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Discussion Starter #1
Just saw this on YouTube from TFLT. Haven't finished watching it yet but it's very interesting what GM has been able to do with this engine. They get a whole bunch of power and torque out of the engine with the way they designed the turbo. And the thing is an inline 4 cylinder and still gets 310 hp w/ 348 ft./ lbs of torque I think it was.

One of the most interesting things I think I've seen so far in the video is that it has an active fuel-economy management mode that it transitions to when you don't need the power, where it shuts off half the cylinders (2 and 3). I've heard of this on a V8, leaving 4 cylinders to run the engine. But never just 2. That's crazy! Don't know what kind of fuel economy it can get though, but it sure does sound like it would do pretty well towing things with that kind of HP and torque numbers.

 

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Discussion Starter #2
It even shows the info for the 2019 3.0L I6 diesel. At 9:36. It's mated to a 10 speed automatic o_O
 

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The new v8 has Silverado with active fuel management will shut down up to 7 cylinders according to a TFLT video I saw on Tuesday

Doesn’t matter how fancy the engineering is if the truck is ugly.
 

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Really? I actually like the look of it :) compared to the 2019 Sierra
I agree with you BURGESS 159 I think the new Sierra looks great but I would be more interested in if they would offer the 2.7 L four-cylinder in the Colorado I might have to give up the ghost(diesel) and go to a gas on my next one!

By the way thanks for posting the video can’t wait to find out more
 

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I don’t mind the exterior styling but would have preferred a round not square wheel opening to allow a larger tire.
Very cool tailgate features and I like the square exhaust . Hope they do something with the interior materials and design which I am not a fan of.
I’ll be happy to keep my Colorado for its economy, adequate towing (for me), and ability to fit down most trails without bush stripng the paint.
 

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Discussion Starter #7
I see on Chevys website that the 2.7 Turbo gas engine gets 18/21mpg while the 5.3 V8 gets 16/22 mpg....that’s pathetic. Why introduce a new engine when it really isn’t much improvement over your old engines. Yea the city mileage is better so it’s more likely to have a better average overall, but l....I dunno. I’ll just stick with my Canyon and the 2.8. Hopefully the 3.0 Duramax will be better than any of the gas engines.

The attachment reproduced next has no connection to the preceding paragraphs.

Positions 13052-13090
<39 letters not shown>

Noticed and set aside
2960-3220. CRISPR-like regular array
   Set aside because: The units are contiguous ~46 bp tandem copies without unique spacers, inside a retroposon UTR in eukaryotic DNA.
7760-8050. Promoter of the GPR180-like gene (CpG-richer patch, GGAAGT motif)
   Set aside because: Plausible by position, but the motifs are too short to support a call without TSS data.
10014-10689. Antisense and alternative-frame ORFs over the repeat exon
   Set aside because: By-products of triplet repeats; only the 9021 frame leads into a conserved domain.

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I was hoping the 2.7 would be a good motor. But shutting off 2 cyl will make no difference and adds complexity that isn’t needed.
GM screwed up real bad on the 5.3 cyl deactivation that caused many owners major repair bills.
There is hundreds of failures on YouTube. Very poor design. I believe they have ver 2 on the market now. Many out there have deleted the cylinder deactivation disaster by replacing cams, hydraulic lifters ect. A major job
If the cost of ownership exceeds the savings in fuel over the long run, than it’s just a bad idea to start with.
Great we met or beat the Government fuel efficiency standards but wow the customer will suffer in the long run....

Same with the 3.0 diesel. There has already been multiple failures reported in the Variable cooling system. Another really bad design fkup.

Same with this engine stop / start idea that is supposed to save fuel.
How much does it cost to make a starter compared to the amount of fuel saved?
How much pollution does it cost to build a starter compared to the fuel saved?
How long will the teeth on the bendix last doing a start stop over and over.
Most of this technology meets current standards outlined in fuel efficiency but doesn’t take into account the cost of the damage to the environment over the life of the vehicl.

Rob
 

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The ironic thing is the 5.3 gets slightly better highway fuel economy than the 2.7. The small turbo engine is on the boost all the time to move a FS truck. The 2.7's ratings are 19/22, 20 combined, while the 5.3's are 17/23, 19 combined. The 2.7 in the full size truck would seem to be a pointless exercise. No way I would opt for the 2.7 in a Silverado.

It will be interesting to see what the 2.7 does in the twins, and if it can beat the 3.6's ratings, as the 2.7's displacement and power characteristics would seem to be in much better alignment with our trucks.

As for start/stop - it works great on hybrid cars which use a powerful lithium battery and large generator/traction motor to effortlessly spin up the gas engine. Most times the driver does not even notice the engine shutting down and spinning up in my wife's plug in hybrid, it is that seamless.

I agree though, on a "normal" vehicle with a small starter and 12V battery, start/stop is a curse. My local postman drives an old government issue Jeep, he is the start/stop device, driving 100 yards between mailboxes and shutting off for a few seconds at each one. I can't imagine how annoying having to do that is for him. :LOL:
 
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